I mentioned in last week’s Blog that Amazon appears to be taking greater responsibility for the safety of products listed by third-party vendors on its site. Hurrah. However, I also suggested that while this was an encouraging development, there is still a long way to go. Just how much ground Amazon has to make up was neatly illustrated by a CNBC story this week, in which it was revealed that Amazon seems to be contacting suppliers to ask for safety documentation several weeks after their product first appears on the site. I wonder if anyone can spot the fundamental flaw in that strategy. Hopefully the penny will drop with Amazon in the not too distant future.
I know that Amazon reads the Friday Blog, as I was contacted by a very nice man after last week’s column, who asked for a small tweak to be made for the purpose of ensuring accuracy. I refer to him as ‘nice’ as he didn’t even ask me to remove the word ‘desultory’ in relation to the amount of tax Amazon UK’s services arm had paid. Maybe he can have a quiet word internally to see if these safety compliance requests could be made before product is uploaded, rather than several weeks afterwards. Hope springs eternal.
Elsewhere this week, Jakks announced that it had received an offer from a second potential suitor, following last week’s approach from Jazwares owner Alleghany Corp. The identity of the latest bidder has not been revealed: however, Jakks says that it continues to hold discussions with both parties, while admitting that neither proposal is guaranteed to result in a deal. This one may run and run…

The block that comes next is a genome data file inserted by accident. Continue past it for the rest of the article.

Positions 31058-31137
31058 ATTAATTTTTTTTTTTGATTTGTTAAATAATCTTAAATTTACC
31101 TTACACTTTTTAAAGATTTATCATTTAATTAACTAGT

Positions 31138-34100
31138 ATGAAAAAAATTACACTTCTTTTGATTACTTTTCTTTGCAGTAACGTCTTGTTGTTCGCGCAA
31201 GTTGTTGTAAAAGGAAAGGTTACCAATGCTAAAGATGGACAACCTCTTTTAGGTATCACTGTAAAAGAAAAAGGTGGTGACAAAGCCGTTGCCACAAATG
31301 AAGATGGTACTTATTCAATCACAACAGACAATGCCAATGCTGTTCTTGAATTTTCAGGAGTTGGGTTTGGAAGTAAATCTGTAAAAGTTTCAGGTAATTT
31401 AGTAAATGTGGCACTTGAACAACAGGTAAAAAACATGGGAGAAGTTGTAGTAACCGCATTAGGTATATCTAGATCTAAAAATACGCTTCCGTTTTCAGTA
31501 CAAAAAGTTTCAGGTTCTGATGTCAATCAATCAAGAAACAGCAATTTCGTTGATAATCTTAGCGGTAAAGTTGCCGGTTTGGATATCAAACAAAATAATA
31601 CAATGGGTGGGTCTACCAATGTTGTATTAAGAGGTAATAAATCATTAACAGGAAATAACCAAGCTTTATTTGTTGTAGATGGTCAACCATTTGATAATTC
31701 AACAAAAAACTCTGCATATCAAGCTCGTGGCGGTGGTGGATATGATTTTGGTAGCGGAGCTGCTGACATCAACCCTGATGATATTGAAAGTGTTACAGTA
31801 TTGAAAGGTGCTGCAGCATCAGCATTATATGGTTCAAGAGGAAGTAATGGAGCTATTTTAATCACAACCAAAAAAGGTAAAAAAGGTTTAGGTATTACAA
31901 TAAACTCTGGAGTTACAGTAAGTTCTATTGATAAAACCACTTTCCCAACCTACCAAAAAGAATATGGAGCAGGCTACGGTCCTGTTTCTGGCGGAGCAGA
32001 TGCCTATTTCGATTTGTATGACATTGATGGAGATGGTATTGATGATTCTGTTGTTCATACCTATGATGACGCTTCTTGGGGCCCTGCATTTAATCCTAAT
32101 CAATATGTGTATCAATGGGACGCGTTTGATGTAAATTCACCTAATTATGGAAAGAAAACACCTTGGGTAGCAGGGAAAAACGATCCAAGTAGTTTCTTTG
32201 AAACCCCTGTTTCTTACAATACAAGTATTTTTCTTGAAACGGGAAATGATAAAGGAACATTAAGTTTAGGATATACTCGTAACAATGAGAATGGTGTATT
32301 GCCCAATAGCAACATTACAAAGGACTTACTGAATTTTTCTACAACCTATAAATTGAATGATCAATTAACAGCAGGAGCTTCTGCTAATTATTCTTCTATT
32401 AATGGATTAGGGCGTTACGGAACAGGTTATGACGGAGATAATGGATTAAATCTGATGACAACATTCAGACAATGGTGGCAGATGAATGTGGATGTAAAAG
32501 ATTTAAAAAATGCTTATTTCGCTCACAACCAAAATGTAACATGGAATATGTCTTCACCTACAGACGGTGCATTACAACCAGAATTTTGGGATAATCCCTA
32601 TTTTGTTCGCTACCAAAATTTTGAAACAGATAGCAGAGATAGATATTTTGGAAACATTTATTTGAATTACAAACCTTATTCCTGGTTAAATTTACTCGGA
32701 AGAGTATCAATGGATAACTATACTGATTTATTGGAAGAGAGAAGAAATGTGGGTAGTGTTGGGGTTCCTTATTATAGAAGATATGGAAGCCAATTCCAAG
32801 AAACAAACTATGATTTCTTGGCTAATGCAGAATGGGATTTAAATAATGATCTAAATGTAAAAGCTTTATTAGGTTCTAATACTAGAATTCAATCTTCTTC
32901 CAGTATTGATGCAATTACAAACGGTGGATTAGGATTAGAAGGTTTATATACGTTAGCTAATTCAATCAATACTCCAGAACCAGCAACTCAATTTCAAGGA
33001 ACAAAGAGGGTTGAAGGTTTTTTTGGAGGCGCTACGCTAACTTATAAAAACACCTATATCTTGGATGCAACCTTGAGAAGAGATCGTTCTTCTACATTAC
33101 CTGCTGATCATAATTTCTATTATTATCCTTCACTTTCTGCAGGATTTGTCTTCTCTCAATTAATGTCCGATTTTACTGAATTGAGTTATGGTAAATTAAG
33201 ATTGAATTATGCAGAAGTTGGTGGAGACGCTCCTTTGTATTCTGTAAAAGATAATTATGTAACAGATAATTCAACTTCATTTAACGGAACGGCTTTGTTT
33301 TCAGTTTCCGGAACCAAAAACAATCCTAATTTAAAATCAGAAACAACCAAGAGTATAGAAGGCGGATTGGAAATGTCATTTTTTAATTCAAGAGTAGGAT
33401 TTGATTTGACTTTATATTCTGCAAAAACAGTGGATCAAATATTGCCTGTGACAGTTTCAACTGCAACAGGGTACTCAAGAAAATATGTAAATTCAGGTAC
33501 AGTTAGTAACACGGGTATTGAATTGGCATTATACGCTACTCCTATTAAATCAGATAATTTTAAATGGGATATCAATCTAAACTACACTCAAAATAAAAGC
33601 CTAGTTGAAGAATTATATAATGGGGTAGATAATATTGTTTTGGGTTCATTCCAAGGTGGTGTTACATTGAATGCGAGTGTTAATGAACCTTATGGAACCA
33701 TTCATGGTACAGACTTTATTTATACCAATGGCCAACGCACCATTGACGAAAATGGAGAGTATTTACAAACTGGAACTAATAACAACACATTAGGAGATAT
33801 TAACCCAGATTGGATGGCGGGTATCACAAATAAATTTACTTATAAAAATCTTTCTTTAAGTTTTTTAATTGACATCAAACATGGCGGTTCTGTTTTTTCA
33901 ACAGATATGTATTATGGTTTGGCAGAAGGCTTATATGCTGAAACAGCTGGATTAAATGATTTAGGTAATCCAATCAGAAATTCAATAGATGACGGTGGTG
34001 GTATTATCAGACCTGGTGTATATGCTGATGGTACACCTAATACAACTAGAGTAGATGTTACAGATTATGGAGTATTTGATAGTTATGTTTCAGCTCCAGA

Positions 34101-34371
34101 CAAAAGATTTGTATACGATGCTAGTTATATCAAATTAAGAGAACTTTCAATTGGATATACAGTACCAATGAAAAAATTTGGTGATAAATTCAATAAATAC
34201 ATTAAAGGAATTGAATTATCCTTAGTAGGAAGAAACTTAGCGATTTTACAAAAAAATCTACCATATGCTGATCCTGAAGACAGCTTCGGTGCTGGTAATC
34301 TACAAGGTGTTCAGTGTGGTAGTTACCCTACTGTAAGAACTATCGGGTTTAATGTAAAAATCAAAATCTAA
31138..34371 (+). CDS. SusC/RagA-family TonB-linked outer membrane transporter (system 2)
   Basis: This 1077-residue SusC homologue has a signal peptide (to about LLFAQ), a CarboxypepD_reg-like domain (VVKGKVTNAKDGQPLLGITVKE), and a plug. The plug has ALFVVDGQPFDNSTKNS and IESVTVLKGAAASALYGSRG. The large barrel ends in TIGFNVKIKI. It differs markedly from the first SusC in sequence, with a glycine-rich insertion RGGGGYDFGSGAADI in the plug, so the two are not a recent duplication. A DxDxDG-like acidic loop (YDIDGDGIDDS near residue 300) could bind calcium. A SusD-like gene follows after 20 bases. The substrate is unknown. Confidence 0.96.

One deal which did come to fruition this week was the sale of Dutch retail chain Intertoys to Mirage Holdings – the new name for its former owner, Blokker. So, essentially, the chain has returned to its original owner, a mere two years after it was sold on. But what a turbulent two years it has been, succinctly summed up by Nico Blauw on LinkedIn: “Private equity fund Alteri sucked Intertoys dry and walked away with (reportedly) €72m, leaving nothing but a mess (and gets away with it). Then it ‘sold’ it on to another private equity firm, Green Swan – a fund which turned out to be little more than a farce, unsuccessfully betting on suppliers financing their new business. Many people have lost their job because of the dark side of private equity.” I’ve suggested before that private equity and retail don’t make comfortable bedfellows, and this sorry saga only serves to reinforce that belief. Let us hope that Intertoys can be reinvigorated now it is free from the shackles of private equity.
It’s also been a turbulent week for ‘kidfluencers’ and the influencer community in general. Legendary PR guru Lynne Franks (the inspiration for the character of Edina in Ab Fab) was the subject of an article in PR Week in which she derided influencers, pulling no punches in the process. She described influencer marketing as “a fad which is oversubscribed and will eventually burn itself out.” Wait, there’s more: “Any little girl can sit in her bedroom and talk about cosmetics and get paid a fortune just to talk about any nonsense and know how to buy in audiences on social media. It’s just meaningless. Influencer marketing is silly now.” Don’t beat about the bush Lynne – tell us how you really feel.